Semantic Web: What's New and Cool

Virtual Conference

About the Virtual Conference

Everything about information resources and tools seems to be in a transitional state. We are building a new kind of digital information environment, dubbed the Semantic Web. This event looks at a spectrum of approaches adopted in developing semantically-enhanced information resources and provides attendees with a better sense of the rate of speed at which this community is moving to achieve the Semantic Web.  

Presenters will talk about the semantic web landscape, the role linked open data plays in this environment, and current projects underway that demonstrate how the semantic web impacts the library and information community, and what experts in the wider communities are doing to achieve those goals.

Event Sessions



Marcie Granahan

Executive Director
National Federation of Advanced Information Services (NFAIS)

11:00 a.m. – 11:10 a.m.

Keynote Address: Revolution Across the Information Industries ​​​​​​​


Matt Turner

Chief Technical Officer, Media and Entertainment
MarkLogic Corporation

11:10 a.m. - 12:00 p.m.

Change is the only constant across the publishing and information industries and organizations and organizations of all types are using data, adding context and innovating. Matt Turner, CTO of Media and Entertainment at MarkLogic will look at these trends and how information providers are adopting to continuous unpredictable change.

International Cultural Informatics Collaborations: Crossing Borders Without Crossing Swords


J. Stephen Downie

Professor and Associate Dean for Research, Graduate School of Library and Information Science
University of Illinois at Urbana-Champaign

12:00 p.m. - 12:30 p.m. 

The speaker, J. Stephen Downie, has been engaged in several international cultural informatics collaborations over the past 15 years. Using lessons learned from two ongoing projects, “Digital Dunhuang” and the “HathiTrust Research Center,” this talk briefly summarizes some of the challenges and issues that have arisen as these projects engage with their international partners. Suggestions on how best to maximize the potentials of international cultural informatics collaborations while minimizing the problems will be presented.

Semantic Web, Linked Data: the Europeana case(s)


12:30 p.m. - 1:00 p.m.  

The Linked Data vision and Semantic Web technologies opens big opportunities and challenges for Europeana and its cultural domain partners. This talk will present our efforts to address these with respect to metadata modeling, ingestion, and publishing to address these. This includes a new data model, a data ingestion service that can harvest third-party Linked Data used by Europeana data providers (thesauri, gazetteers…) and semantic enrichment–linking objects to external sources. We will present some of the benefits Europeana is already reaping from these developments, notably for its search services. And show that applying pieces of semantic web technology, without implementing the full stack at once, already brings benefits.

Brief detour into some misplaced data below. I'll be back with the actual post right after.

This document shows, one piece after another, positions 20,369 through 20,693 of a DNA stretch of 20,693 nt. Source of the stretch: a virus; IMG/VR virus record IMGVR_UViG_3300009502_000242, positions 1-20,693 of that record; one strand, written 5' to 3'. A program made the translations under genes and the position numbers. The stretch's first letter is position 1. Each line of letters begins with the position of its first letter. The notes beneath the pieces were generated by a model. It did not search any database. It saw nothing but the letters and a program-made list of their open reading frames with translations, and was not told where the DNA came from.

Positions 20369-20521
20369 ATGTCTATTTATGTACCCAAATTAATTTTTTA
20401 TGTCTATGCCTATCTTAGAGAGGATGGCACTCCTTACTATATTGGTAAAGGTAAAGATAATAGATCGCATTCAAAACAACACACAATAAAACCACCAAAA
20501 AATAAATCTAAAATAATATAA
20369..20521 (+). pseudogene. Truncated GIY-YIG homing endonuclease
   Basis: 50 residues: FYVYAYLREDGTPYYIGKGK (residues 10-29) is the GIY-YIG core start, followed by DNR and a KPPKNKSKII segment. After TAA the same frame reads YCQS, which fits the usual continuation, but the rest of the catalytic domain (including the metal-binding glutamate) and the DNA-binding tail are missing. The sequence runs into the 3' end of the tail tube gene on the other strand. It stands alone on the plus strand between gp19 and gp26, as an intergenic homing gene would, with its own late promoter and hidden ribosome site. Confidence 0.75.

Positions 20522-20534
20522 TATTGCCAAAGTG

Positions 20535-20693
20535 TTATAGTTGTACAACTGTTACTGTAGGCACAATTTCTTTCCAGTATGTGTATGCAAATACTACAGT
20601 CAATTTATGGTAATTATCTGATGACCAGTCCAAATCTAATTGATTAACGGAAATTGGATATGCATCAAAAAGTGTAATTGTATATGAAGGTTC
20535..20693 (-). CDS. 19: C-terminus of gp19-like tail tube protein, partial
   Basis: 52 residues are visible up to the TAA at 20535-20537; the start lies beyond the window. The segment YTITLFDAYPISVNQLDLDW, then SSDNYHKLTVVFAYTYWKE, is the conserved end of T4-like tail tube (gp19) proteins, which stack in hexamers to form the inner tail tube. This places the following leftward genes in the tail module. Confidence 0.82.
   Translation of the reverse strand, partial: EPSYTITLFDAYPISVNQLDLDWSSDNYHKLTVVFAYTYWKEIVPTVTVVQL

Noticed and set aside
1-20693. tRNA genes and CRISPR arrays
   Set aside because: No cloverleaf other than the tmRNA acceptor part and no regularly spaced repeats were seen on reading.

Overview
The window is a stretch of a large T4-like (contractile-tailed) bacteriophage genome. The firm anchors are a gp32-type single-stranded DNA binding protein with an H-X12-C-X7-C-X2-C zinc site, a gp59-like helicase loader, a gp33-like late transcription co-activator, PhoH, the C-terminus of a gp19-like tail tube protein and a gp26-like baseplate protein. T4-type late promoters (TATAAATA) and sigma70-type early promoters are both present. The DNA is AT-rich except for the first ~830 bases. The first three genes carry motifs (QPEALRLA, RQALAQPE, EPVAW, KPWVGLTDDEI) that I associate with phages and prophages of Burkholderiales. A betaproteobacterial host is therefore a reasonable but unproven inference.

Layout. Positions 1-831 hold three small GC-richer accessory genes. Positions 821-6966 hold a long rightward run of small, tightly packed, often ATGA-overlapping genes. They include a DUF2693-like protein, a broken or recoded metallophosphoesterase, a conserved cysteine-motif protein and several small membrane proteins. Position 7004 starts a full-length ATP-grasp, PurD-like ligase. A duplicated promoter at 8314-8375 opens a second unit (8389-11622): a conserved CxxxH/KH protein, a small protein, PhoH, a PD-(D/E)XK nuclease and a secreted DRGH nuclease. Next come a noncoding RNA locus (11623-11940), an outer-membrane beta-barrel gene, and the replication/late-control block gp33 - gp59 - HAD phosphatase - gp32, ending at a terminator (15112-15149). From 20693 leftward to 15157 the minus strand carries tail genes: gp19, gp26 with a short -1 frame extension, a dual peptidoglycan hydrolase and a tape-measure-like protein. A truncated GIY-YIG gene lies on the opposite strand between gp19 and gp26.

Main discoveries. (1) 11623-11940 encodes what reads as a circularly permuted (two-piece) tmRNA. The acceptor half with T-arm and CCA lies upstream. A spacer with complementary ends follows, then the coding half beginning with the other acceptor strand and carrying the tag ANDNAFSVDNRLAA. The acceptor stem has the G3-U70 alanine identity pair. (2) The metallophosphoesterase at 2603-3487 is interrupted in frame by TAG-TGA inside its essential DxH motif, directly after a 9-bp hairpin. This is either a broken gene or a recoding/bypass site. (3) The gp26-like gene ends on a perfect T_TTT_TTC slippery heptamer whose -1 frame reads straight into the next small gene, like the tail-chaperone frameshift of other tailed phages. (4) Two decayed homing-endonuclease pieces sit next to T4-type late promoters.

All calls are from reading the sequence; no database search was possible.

Lunch Break

1:00 p.m. - 1:45 p.m.

Looking Inside the Library Knowledge Vault


1:45 p.m. - 2:15 p.m. 

How do we ascertain truth on the web? That’s a question being pursued by researchers at Google who have articulated a flow of data that generates discrete statements of fact from countless web sources, relates those statements to previously assembled stores of knowledge, and fuses these mathematically to identify which statements may be more “truthful” than others. They describe this assembly of scored statements as a “Knowledge Vault.”

As OCLC works with data from library, archive and museum sources, we grapple with the same question and similarly varying data. Though the number of statements made is smaller and there may be fewer conflicts, we see benefits in testing how the Google Knowledge Vault research may apply to an aggregation of factual statements gleaned from these sources.

Jeff Mixter and Bruce Washburn will discuss how we’re evaluating this research, including:

  • extracting simple statements about entities and their relationships from bibliographic and authority records, 
  • establishing a relevant score for similar statements provided by different sources, 
  • viewing the Library Knowledge Vault data using a prototype application,
  • and testing how statements contributed by users of that prototype can find their way back to the Vault.

Getty Vocabularies and the Semantic Web


Joan Cobb

Principal IT Project Manager, Information Technology Services
J. Paul Getty Trust

2:15 p.m. - 2:45 p.m. 

This presentation will offer a brief history of the project to publish Art & Architecture Thesaurus (AAT), the Getty Thesaurus of Geographic Names (TGN), and The Union List of Artist Names (ULAN) as Linked Open Data (LOD). It will begin with a brief description of some of the steps taken to educate ourselves about LOD and the world of the Semantic Web and go on to an overview of how these vocabularies can help cultural heritage resources connect to each other.


Implementing a BIBFRAME Catalog ​​​​​​​


Jeremy Nelson

Infrastructure Software Engineer, Digital Library Systems and Services